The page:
Carrageenan-induced acute inflammation in the mouse air pouch synovial model. Role of tumour necrosis factor

M. Romano, R. Faggioni, M. Sironi, S. Sacco, B. Echtenacher, E. Di Santo, M. Salmona, P. Ghezzi

Research output: Contribution to journalArticle

Abstract

We used the mouse air pouch model of inflammation to study the interaction between cytokines, prostaglandin E2 (PGE2) and cell migration during the various phases of acute local inflammation induced by carrageenan. In serum, the levels of interleukin 1 (IL-1), interleukin 6 (IL-6), tumour necrosis factor (TNF), serum amiloid-A (SAA) and Fe++ were never different from controls, indicating that no systemic inflammatory changes were induced. Locally the exudate volume and the number of leukocytes recruited into the pouch increased progressively until 7 days after carrageenan. The same was true for PGE2 production. We could not measure IL-1 but the production of IL-6 and TNF reached a maximum after 5-24 h then quickly decreased. Anti-TNF antibodies inhibited cell migration by 50% 24 h after treatment. Pretreatment with interleukin 10 (IL-10) inhibited TNF production almost completely and cell migration by 60%. Carrageenan-induced inflammation was modulated by anti-inflammatory drugs. Pretreatment with dexamethasone (DEX) or indomethacin (INDO) inhibited cell migration and reduced the concentration of TNF in the exudate. Production of PGE2 or vascular permeability did not correlate with the number of cells in the pouch. Local TNF seems to play an important role in this model, particularly for leukocyte migration in the first phase of the inflammatory process. In conclusion, the air pouch seems to be a good model for studying the regulation of the early events of local inflammation, particularly the role of cytokines and cell migration.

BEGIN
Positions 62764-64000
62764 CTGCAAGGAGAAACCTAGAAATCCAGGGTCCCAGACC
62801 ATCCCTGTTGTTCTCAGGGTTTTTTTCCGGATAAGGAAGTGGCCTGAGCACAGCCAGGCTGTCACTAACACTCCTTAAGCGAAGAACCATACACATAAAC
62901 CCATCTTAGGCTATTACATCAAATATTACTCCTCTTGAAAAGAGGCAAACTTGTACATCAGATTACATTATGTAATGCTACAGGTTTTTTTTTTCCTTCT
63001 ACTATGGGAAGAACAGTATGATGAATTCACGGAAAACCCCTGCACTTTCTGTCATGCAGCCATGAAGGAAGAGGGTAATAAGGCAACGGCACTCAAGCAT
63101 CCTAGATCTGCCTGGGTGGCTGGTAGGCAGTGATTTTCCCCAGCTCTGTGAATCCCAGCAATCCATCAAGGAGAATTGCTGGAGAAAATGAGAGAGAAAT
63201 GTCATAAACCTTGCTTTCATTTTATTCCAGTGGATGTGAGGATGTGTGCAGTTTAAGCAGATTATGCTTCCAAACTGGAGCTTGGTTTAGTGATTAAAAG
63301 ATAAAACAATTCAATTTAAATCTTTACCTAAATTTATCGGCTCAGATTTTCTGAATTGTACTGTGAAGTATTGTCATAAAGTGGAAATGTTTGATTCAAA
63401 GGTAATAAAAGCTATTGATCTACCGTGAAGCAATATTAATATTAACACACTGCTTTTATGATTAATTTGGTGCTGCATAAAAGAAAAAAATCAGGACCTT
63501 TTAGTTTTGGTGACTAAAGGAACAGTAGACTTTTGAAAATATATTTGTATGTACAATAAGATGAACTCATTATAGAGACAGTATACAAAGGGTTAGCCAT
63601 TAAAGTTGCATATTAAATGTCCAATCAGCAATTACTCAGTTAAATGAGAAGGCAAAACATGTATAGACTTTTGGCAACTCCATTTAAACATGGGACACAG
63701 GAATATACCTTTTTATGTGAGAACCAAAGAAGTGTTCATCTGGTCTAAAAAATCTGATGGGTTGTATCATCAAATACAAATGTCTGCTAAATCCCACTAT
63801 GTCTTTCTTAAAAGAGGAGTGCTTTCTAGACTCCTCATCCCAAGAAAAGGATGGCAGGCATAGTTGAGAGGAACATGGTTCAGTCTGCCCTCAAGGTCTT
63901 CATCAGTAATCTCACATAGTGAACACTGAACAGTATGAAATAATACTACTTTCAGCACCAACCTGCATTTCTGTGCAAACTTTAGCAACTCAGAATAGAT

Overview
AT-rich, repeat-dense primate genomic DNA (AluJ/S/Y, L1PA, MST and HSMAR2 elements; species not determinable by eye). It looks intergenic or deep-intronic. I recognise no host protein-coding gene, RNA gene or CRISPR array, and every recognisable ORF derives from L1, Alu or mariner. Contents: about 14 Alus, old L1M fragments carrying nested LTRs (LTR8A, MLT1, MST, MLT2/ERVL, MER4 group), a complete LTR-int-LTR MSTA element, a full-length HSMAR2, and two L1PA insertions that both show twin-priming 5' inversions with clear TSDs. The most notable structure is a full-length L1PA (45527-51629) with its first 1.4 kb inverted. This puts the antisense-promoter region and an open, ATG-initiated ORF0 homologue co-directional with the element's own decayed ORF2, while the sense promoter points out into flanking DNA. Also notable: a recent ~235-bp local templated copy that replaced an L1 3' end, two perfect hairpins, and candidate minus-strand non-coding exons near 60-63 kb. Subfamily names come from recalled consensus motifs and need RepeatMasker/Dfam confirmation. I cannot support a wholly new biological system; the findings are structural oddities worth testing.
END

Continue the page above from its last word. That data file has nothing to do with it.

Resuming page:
Original languageEnglish
Pages (from-to)32-38
Number of pages7
JournalMediators of Inflammation
Volume6
Issue number1
DOIs
Publication statusPublished - 1997

Keywords

  • Air pouch
  • Inflammation
  • Tumour necrosis factor

ASJC Scopus subject areas

  • Immunology
  • Cell Biology

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